The deployment of the central work on this Swedish release is not as unorthodox as it looks. Foliations, a portmanteau word combining "folia" and "variations," is, sure enough, a set of variations on the originally Iberian chord progression La folia, composed by Northern Illinois University professor Jan Bach. The locations of the opening theme and final fugue are fixed by the composer, but the intervening variations are left up to the players as to ordering. Presumably this includes dropping other pieces into the sequence, as is done here. But it's a clever idea, and the members of the always innovative Stockholm Chamber Brass deserve credit both for finding this music from the U.S. Midwest and for ingeniously applying it. Bach's variations do not stray too far from the original in tonality. They're distinguished from each other above all through the use of whimsical rhythms and designated with equally whimsical titles and tempo indications ("Germanic: Bomposo"). For a few of these, such as the "Seventies' teenybopper tempo," it's hard to figure out what Bach had in mind, but the work as a whole combines a low-key humor with challenging demands on the ensemble in such variations as "La Caccia: As quickly and lightly as possible," track 22. The group meets these demands and manages to hold its unusual program together. All the music might receive the neo-classic descriptor, but the four works bookended by the Foliations are all different: Malcolm Arnold's Brass Quintet, Op. 73, is high-spirited; Eugène Bozza's Sonatina is a quietly stylish work in the interwar French idiom; Christian Lindberg's Condor Canyon (the only Swedish work on the program) is an elegant programmatic work; and Jukka Linkola's Brass Quintet No. 2 is a more rigorous abstract piece. The end result is an unusually focused program in terms of the range of repertoire covered, but one that does not seem limited or dull. The BIS label's engineering of the quintet could hardly be improved upon. Strongly recommended for brass quintet fans as an unusual and superbly played entry in the catalog.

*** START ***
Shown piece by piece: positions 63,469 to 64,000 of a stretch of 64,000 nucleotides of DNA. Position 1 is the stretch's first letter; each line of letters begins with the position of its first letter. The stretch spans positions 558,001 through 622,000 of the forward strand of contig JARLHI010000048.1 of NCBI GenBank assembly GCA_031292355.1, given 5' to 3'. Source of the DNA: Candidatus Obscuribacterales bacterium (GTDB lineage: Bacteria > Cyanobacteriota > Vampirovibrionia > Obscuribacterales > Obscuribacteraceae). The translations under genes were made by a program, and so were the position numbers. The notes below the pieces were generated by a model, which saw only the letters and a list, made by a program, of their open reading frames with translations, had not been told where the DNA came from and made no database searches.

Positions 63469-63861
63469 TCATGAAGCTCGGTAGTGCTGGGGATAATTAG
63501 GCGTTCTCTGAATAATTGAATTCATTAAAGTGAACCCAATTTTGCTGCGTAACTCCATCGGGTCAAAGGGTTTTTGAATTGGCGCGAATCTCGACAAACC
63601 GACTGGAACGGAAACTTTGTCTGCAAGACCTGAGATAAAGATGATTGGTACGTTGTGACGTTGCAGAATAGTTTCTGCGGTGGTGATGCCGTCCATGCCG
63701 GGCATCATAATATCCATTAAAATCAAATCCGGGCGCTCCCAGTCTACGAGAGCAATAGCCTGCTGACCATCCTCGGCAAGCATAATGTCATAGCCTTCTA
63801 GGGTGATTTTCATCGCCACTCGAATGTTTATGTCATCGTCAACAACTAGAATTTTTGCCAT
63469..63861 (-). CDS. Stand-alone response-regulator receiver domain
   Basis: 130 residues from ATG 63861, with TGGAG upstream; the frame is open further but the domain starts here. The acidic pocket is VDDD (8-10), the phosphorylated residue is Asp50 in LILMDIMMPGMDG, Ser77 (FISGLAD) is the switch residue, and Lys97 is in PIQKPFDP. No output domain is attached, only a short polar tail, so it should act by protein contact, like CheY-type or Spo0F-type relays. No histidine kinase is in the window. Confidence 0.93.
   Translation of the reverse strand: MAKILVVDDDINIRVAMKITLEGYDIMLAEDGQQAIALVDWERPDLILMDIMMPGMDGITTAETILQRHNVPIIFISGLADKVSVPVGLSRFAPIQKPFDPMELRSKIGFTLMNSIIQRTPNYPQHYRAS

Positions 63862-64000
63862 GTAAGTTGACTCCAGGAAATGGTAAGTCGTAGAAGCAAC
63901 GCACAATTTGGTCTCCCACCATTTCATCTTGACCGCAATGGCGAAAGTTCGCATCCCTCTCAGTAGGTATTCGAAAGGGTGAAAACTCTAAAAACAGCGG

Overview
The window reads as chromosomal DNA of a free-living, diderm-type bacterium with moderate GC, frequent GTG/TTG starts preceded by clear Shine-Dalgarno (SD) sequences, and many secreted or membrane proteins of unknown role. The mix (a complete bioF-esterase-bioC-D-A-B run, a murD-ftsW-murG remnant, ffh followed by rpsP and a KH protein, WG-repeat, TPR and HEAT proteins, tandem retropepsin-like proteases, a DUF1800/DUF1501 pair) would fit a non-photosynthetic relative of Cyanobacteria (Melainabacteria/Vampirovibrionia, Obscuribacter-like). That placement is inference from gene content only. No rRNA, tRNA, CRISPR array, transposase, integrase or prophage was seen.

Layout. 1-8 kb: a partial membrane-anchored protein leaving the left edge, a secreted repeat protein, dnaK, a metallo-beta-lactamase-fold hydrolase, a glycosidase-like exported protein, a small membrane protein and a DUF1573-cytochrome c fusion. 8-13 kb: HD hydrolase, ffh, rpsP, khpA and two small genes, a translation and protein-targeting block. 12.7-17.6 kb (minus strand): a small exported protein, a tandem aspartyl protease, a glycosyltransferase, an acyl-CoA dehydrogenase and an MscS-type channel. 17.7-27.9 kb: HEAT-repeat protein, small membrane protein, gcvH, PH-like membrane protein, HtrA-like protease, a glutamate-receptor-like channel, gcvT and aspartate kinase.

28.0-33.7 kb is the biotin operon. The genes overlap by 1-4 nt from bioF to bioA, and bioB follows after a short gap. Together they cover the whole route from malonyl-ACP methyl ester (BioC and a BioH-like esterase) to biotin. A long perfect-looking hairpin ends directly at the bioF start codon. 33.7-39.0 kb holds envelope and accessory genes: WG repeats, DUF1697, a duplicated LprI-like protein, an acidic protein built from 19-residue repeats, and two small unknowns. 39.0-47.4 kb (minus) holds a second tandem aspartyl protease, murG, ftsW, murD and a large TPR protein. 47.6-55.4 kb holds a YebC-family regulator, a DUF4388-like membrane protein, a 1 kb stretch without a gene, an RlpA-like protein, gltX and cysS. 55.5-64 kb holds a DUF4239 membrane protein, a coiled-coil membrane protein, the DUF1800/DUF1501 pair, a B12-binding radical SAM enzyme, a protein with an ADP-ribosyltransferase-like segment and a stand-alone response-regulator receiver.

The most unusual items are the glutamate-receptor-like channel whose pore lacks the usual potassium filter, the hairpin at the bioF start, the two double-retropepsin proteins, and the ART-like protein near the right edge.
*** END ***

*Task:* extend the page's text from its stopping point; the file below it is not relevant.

by James Manheim